What’s it like to work in an operating theatre?
Wednesday 27 June 2018
Reading time: 3 minutes
Jack is training to be an operating department practitioner, a vital part of the surgical team. Here, he explains what it’s like working in a life-or-death environment.
What is an ODP?
A lot of people ask me that! It’s not a very well-known role but we are a vital part of the team delivering operations in hospital.
An ODP is an operating department practitioner. We provide care throughout a patient’s journey through an operation.
We work in three areas.
1. Anaesthetics – we prepare the patient ready for surgery, reassuring them and assisting the anaesthetists with anything they need while the patient is put to sleep.
2. Surgical – this is where we are scrubbed up working with the surgeon, preparing equipment, setting up the machines ready for surgery, and maintaining the patient’s safety throughout.
3. Recovery – when our patients are beginning to wake up from the anaesthetic, we’re there to make sure they come round safely. We look after them before we take them back to the ward.
What attracted you to the role?
The excitement started at day one for me, from the moment I walked into an operating theatre. Just realising this was going to be my job.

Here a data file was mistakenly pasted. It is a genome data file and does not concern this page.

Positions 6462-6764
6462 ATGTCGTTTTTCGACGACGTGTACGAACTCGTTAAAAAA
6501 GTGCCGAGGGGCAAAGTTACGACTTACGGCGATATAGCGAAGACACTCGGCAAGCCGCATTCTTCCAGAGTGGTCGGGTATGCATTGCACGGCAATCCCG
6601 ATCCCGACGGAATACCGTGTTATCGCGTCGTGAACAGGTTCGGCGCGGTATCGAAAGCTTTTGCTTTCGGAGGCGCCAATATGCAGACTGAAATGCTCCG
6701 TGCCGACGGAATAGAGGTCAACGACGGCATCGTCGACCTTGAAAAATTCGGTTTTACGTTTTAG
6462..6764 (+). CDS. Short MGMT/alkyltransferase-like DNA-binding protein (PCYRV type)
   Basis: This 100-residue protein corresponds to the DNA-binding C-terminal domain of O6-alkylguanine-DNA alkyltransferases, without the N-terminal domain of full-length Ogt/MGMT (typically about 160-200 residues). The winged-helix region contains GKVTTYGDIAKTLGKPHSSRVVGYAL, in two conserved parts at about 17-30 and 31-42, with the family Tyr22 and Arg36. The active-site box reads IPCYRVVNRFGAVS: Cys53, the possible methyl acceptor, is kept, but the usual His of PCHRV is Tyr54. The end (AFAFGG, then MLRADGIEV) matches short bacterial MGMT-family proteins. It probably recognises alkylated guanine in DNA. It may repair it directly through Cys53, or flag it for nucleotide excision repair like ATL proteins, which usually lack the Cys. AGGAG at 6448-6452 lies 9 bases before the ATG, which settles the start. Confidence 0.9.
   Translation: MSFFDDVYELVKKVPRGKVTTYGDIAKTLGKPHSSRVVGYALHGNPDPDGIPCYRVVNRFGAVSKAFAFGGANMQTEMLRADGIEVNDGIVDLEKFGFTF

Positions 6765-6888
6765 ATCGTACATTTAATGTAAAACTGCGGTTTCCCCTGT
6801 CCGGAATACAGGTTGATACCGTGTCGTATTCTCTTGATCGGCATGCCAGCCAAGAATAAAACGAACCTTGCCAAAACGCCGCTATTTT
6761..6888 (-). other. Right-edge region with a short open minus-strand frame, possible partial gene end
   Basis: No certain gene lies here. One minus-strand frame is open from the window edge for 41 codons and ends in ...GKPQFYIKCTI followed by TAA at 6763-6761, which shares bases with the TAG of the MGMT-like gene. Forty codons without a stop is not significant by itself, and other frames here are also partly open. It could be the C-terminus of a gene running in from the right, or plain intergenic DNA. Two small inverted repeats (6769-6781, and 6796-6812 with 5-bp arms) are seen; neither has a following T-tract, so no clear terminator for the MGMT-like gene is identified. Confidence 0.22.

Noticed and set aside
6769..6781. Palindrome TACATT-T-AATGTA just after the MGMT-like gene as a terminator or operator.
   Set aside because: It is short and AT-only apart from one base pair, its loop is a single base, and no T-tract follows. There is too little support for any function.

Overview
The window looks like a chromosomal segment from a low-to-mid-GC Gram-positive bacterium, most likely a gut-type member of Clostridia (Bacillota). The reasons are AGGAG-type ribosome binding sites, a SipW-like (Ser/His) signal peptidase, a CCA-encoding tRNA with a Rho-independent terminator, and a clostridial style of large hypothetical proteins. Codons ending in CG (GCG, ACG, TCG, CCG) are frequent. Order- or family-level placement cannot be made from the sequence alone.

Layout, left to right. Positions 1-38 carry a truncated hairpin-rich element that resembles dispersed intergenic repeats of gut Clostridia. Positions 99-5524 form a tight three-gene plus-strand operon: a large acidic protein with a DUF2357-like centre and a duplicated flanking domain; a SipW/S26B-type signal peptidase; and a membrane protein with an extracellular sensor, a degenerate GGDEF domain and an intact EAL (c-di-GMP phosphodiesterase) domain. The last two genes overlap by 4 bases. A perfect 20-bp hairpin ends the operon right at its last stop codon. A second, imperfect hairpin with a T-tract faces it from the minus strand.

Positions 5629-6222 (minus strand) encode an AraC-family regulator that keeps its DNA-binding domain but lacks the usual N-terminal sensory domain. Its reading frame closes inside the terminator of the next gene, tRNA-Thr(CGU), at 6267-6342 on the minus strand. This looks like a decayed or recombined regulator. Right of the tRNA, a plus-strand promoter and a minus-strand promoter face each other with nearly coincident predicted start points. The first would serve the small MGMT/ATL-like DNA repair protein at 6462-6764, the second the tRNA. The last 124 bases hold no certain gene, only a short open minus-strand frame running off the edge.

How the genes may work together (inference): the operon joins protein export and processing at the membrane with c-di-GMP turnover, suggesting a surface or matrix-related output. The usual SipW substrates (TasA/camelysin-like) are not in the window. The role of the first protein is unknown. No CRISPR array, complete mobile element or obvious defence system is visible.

You’re not sitting behind an office desk checking emails and writing reports. You’re helping someone through a very scary time in their lives, and at the end they will hopefully have a very positive result.
What’s it like working in an operating theatre?
It’s different every day. You might think you know what you're being faced with but it can change in an instant.
Preparation is key – if you’re prepared you’re in control, and you have everyone around you to support you. That’s when everything you’ve learned – from anatomy to the equipment available to the drugs involved – comes in handy as you deal with an emergency situation.
What’s been your most memorable moment so far?
The job is intensely rewarding every day. But I remember one case in particular where we were doing a stoma reversal in a premature baby.
I had seen the patient at the very start of their life, and it was amazing that the next time I saw them, instead of working to correct all their problems like we were doing before, it was working towards complete recovery.
The stoma reversal was a sign that the baby was on its way to having a normal life, which was an amazing transformation.
What’s your advice to anyone thinking of becoming an ODP?
I'd recommend this career to anyone who wants to work in a hospital, especially if you know that you are interested in theatres. Theatres are one of the most intense places to work which means you learn so much specialised knowledge at a fast pace.
The tutors on this course are so supportive, and from the first week of the course at Hallam you’re allowed straight into the operating theatres, observing surgery first hand and helping prepare you for three years of training. I can’t recommend it enough.